Classroom Tools

Films and other visual materials have long been effective tools in anthropological courses. Pedagogy around the anthropology of HIV/AIDS can also benefit immensely by integrating visual imagery into a course syllabus. AARG would like to develop a list of HIV/AIDS-related visual resources that have been effective for educators. If you have used visual imagery as part of your HIV/AIDS-related courses, please pass along film titles as well as information pertaining to art/photo exhibitions, social marketing, theatrical performances, and anything else visual to Susan Pietrzyk at Please also include a reference or link to where the film can be purchased or the imagery viewed.

Many AARG members teach courses focused on HIV/AIDS. In fact they have been doing so since the 1980s. Often these courses are situated through the lens of the many cultural, economic, political, social, and structural factors that shape HIV/AIDS (such as colonial legacies, conflict, gender, mobility, poverty, race/ethnicity, religion, sexual diversity, and vulnerabilities). Importantly, anthropological courses concerning HIV/AIDS introduce students to a variety of research methods (such as discursive analysis, ethnographic, historical, life histories, quantitative, and qualitative methods), and also build skills in critical thinking and analysis among students along the way. Increasingly HIV/AIDS-related courses integrate attention (often critical) to the larger frameworks, prisms, and approaches through which HIV/AIDS is being understood and addressed (such as biomedicine, development, epidemiology, geo-politics/security, global health, governance, human rights, ideological contestation, mass media representations, and public health). In short, HIV/AIDS courses importantly focus on a regionally diverse set of epidemics, but are also valuably these courses are grander in scope and applicability.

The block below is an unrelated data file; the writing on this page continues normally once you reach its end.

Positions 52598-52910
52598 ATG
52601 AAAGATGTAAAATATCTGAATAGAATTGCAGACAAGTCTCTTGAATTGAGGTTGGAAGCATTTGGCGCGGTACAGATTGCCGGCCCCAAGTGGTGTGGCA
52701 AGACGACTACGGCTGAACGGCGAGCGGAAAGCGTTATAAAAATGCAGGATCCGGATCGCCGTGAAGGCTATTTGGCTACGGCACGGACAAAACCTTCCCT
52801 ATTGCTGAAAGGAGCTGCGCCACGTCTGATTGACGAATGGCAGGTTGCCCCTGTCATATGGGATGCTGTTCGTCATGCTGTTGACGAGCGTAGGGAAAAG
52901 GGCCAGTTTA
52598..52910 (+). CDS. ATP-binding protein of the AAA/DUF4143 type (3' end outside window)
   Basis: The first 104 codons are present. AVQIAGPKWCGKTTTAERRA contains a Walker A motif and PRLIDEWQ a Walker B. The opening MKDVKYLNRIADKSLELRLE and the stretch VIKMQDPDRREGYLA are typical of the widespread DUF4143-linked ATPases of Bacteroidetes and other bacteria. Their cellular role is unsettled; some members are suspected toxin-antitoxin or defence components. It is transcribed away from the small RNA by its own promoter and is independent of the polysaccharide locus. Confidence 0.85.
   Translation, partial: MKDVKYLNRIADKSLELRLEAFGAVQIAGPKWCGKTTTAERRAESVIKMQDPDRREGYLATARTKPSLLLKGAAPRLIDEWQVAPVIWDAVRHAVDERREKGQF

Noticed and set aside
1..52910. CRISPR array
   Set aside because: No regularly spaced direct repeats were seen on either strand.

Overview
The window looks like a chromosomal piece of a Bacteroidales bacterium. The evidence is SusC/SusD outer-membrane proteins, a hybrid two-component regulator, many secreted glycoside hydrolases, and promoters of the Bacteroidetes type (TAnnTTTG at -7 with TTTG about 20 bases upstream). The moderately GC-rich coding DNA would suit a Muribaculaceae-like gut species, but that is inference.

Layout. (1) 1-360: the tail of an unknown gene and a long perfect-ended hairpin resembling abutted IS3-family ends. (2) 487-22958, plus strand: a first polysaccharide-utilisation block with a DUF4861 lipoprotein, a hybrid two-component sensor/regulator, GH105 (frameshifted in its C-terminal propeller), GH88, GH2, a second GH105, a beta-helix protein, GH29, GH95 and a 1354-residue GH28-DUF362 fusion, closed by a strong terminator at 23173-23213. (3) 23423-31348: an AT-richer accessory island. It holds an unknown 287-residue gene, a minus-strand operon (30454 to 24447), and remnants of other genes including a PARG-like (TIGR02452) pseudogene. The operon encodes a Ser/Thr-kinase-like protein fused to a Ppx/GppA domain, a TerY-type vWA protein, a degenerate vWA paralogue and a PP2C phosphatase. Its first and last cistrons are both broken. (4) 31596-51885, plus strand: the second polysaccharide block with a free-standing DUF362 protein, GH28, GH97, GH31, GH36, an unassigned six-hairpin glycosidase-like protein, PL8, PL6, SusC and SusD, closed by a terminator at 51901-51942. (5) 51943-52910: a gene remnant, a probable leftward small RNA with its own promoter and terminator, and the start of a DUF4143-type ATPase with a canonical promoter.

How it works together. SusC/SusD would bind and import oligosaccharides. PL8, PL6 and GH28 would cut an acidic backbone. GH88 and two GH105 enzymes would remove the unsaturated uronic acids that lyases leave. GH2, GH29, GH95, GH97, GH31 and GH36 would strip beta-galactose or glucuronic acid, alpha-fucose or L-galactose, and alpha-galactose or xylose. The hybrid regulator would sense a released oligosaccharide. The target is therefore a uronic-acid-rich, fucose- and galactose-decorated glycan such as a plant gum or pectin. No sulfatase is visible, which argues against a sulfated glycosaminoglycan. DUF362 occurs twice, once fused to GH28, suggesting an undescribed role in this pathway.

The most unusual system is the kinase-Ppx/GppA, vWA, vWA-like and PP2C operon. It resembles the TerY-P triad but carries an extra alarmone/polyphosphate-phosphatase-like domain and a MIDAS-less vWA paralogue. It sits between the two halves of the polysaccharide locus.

AARG maintains an archive of course syllabi. These can be accessed as pdf files through links provided below. If you have HIV/AIDS-related course syllabi to add to the archive please pass them along to Susan Pietrzyk at We would prefer to post the actual syllabus as a pdf file to avoid the problem of changing URLs or migrating faculty.

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